Broken links in food-safety chain hid peanut plants' risks

In 2008, PCA had more than a month's warning before its AIB audit. Former PCA employees, sanitation director Anne Bristow and Bobby Mallard, said in interviews that the plant was deep-cleaned beforehand.

"Five days later, it would be back to normal," said Mallard, who ran a peanut-roasting line. "It was dirty."

The last AIB audit, done on one day in March 2008, found few problems. "Excellent cooperation was received by the writer," wrote Hatfield in the report. "On some occasions, the items were immediately corrected."

AIB refused an interview request but defends its audits on its website. It says Hatfield had inspected 200 peanut facilities in his career and did a PCA check that was so detailed he found beetles behind duct tape.

AIB also says the Blakely plant ran for months without a manager in mid-2008, providing ample time for it to deteriorate between AIB's audit and the FDA's January 2009 inspection.

AIB also draws criticism from a former food-industry official. Its audit of PCA was "superficial," said Jim Lugg, former food-safety chief for bagged salad maker Fresh Express, who reviewed AIB's audit of PCA at USA TODAY's request.

One example of "shallow treatment of a big issue," Lugg says, is that the audit notes that PCA had a written program to evaluate suppliers and had an approved list. But AIB did no further checking of the suppliers. Years ago, Fresh Express stopped using AIB audits because it found them inadequate, he adds.

Lugg also questions why another audit firm ranked the PCA plant so high even though the auditor noted many problems.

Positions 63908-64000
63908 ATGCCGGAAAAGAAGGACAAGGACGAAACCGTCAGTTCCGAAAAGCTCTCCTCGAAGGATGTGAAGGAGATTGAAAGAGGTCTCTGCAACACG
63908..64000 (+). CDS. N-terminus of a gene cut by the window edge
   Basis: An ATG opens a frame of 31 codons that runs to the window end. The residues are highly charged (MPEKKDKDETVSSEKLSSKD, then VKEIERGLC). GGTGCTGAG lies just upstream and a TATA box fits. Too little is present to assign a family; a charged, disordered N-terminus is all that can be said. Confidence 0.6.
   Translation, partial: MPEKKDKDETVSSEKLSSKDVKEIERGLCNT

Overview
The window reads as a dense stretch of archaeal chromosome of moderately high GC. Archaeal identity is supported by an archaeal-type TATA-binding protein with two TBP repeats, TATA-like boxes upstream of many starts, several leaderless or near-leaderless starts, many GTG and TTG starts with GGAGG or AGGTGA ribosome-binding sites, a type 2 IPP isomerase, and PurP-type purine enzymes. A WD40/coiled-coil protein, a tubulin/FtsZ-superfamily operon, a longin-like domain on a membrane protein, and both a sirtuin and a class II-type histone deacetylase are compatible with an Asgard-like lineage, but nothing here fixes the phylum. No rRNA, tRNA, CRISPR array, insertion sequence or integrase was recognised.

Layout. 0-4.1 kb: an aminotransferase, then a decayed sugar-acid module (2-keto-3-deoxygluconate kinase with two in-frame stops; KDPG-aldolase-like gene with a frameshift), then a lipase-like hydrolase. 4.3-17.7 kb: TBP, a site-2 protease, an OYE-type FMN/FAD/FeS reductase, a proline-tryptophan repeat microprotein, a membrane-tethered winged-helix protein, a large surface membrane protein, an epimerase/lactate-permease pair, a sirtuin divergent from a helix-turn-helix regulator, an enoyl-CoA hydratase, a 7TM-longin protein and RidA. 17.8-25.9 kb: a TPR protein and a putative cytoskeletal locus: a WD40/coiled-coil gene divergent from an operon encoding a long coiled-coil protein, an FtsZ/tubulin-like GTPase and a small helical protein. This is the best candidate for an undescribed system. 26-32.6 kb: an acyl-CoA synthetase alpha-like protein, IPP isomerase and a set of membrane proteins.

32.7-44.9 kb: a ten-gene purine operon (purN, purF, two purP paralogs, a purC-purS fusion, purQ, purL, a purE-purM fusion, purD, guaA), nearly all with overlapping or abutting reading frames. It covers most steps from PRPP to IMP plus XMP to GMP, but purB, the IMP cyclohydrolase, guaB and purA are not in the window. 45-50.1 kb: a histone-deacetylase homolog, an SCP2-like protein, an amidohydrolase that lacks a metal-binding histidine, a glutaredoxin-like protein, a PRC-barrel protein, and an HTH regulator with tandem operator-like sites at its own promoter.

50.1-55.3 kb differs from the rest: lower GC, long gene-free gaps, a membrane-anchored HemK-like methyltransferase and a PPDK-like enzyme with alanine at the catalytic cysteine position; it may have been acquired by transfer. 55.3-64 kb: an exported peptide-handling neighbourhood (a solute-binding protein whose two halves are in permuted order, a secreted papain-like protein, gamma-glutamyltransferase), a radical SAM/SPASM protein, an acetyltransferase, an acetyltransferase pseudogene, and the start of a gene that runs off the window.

In April 2008, NSF Cook & Thurber inspected the Blakely plant for a client, which it says wasn't PCA. The audit found so many "minor" deficiencies at the plant — including use of tape — that the plant ranked in the bottom 6% of audits done by NSF last year, NSF said in a statement, adding that it stood "100% behind" the audit.

Still, NSF gave the plant an "opportunity for improvement" rating on food safety and quality, just below the "acceptable-excellent" rating. Lugg says that rating appears too high, given the concerns noted in the audit, including criticisms of the plant's condition, sanitation and pest control.

"The whole idea (of third-party audits) isn't working," says former FDA official Hubbard. "The inspectors are either telling the client what they want to hear, or they're doing a perfunctory audit, or they're poorly trained."

Kellogg, while defending its oversight of PCA, now says it will do its own inspections of high-risk suppliers. It spent less than $20 million on PCA products. Its cracker recall will cost up to $70 million, Mackay testified.

Many companies need to do more due diligence on suppliers, food-safety experts say. "There needs to be a revolution in the supply chain," says Michael Doyle, director of the University of Georgia Center for Food Safety.

The end result

Since the recall, Parnell has been portrayed by congressional lawmakers as a man most concerned with getting product out the door.

Former employees also say too little was spent on the Blakely plant. "It was production, production, production," says Mallard. "Then clean for 15 minutes."

"I'd tell Stewart that this needs to be changed right away," Bristow says. "He'd say, 'We'll get on it.' It wasn't done."

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